How Starbucks Is Fighting Back Against Shorted Latte Drinkers

A couple of months ago, we wrote about some pissed off latte lovers who sued Starbucks, claiming that the company was underfilling lattes.

Now, in order to get themselves out of hot water, Starbucks Corporation has filed, “a motion to transfer,” with the U.S. Judicial Panel Of Multidistrict Litigation, to have the cases heard in the company’s home state of Washington.

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In total, there are three different cases, with an additional case pending, involving customers accusing Starbucks of, “deceptive marketing practices, by misrepresenting the quality of made-to-order beverages in its cafes.

Additionally, the plaintiffs allege that Starbucks knowingly, “follows standardized recipes that result in the uniform under fillings of beverages,” according to a memo submitted by Starbucks Corporation filed with the U.S. Judicial Panel On Multidistrict Litigation May 26.

Due to circumstances involving multiple states, California, Illinois and New York, and the similarity of accusations, Starbucks Corporation is requesting the cases be transferred to a Seattle, Wash. court — where the corporation is headquartered — which will help “… eliminate duplicative discovery,” and, “prevent inconsistent rulings,” according to the memo.

The overlaying consistency within each case, remains that customers accuse the coffee giant of using inadequate cup sizes that do not allow for the amount of coffee or other beverage as advertised.

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The cases in question

Siera Strumlauf and Benjamin Robles v. Starbucks 

The two plantiffs Strumlauf and Robles, from Northern California, filed a lawsuit on March 16, 2016. They claim that the Starbucks sizes, 12 fl. oz. “Tall”, 16 fl.oz. “Grande” and 20 fl. oz. “Venti” falsely advertise how much liquid can be contained in the cup, and also allege that baristas have, “no discretion in determining how much of a given ingredient is used in a latte,” according to the memo. Starbucks has requested to dismiss the case, but a hearing is scheduled for June 1.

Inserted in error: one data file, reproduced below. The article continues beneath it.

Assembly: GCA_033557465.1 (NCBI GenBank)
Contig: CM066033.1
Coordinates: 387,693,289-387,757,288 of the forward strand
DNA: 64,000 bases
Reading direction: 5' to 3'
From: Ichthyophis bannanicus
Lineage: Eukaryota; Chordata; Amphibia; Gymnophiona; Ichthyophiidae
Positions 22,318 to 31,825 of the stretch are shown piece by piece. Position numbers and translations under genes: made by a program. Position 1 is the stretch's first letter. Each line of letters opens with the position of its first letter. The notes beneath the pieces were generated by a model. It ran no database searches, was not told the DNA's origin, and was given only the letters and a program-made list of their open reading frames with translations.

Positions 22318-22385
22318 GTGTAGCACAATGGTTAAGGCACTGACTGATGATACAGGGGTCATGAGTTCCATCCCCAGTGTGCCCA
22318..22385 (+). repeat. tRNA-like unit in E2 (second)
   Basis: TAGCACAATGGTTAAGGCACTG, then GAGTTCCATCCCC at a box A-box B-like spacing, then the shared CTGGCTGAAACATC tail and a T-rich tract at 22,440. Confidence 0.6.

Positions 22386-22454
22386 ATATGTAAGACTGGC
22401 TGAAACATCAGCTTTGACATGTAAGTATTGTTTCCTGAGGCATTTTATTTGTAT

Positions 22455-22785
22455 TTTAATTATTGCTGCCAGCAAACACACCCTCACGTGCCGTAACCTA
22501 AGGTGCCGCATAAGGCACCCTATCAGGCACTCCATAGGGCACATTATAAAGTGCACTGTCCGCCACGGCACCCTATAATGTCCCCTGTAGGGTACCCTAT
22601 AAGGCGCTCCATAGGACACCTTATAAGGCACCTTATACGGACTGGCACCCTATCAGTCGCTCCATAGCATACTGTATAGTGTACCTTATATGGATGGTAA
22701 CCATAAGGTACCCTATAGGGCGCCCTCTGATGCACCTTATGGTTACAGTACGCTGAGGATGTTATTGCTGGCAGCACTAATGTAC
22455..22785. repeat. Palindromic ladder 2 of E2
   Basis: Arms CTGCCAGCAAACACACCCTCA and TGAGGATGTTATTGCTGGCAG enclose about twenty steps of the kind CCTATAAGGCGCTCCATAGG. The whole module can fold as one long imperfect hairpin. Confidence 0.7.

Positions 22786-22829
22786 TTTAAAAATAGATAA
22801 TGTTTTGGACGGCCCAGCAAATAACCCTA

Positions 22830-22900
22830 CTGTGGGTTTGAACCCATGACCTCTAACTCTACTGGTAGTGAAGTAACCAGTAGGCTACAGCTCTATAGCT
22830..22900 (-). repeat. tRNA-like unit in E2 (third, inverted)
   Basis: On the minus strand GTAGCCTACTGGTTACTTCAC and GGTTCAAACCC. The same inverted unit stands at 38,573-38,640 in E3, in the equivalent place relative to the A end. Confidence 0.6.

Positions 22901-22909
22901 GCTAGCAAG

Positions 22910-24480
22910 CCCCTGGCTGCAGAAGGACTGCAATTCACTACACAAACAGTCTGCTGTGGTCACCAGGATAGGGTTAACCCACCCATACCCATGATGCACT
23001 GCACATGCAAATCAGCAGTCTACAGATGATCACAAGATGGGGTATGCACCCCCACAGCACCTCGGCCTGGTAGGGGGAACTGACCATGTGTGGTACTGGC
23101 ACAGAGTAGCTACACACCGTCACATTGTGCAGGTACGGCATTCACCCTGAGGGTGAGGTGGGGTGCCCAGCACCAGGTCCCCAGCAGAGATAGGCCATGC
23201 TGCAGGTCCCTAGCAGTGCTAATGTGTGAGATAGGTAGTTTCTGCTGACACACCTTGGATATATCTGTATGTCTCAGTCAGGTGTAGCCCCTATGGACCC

Stacy Pincus v. Starbucks 

Pincus, a resident of Illinois, filed legal action on April 27, 2016, over the claim that, “ALL COLD DRINKS ARE UNDER FILLED.”

The Pincus memo alleges all, “iced coffee, iced tea and blended specialty drinks,” as well as its, “shaken iced teas and shaken iced lemonades, Refreshers™ and Fizzio™ handcrafted sodas” are underfilled,” — and have been since 2006, according to documents.

Currently, Pincus case will be heard on June 21, 2016.

Brittany Crittenden v. Starbucks

Crittenden, a resident of New York, filed legal action against Starbucks on May 10, 2016, claiming that the company falsely advertises the exact amount of liquid each latte, mocha and espresso drinks contain. Crittenden is suing for an array of reasons, including, “negligent misrepresentation,” according to court documents.

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Now, as Starbucks prepares to defend itself against these steaming hot allegations, one thing is for sure, lawyers need to wake up and smell the coffee.


Food Labels Are Finally Going To Make Sense, Here’s What’s Changing

It’s something that we’ve all seen on the side panel or on the back of a package, which is supposed to tells us exactly what’s in our food. From the calorie count, to the serving size and then the list of unpronounceable hodgepodge of additives that sometimes makes us question every bite.

Now, for the first time in more than two decades, nutritional labels on food are getting redesigned.

Some people live their lives by way of the nutritional information, while others just don’t pay attention. But, the Food and Drug Administration wanted to improve nutritional information listed on food items, “to reflect new scientific information, including the link between diet and chronic diseases such as obesity and heart disease,” according to its website.

In order to reinforce this, “new scientific information,” the FDA is taking steps to reduce the complexity of understanding exactly what the label information actually means for consumers.

Here’s a comparison image highlighting the changes, which are estimated to take effect for manufacturers July 28, 2018.

NFL Side by Side copySome changes are almost automatically noticeable. But, as you look deeper, the changes are pretty significant.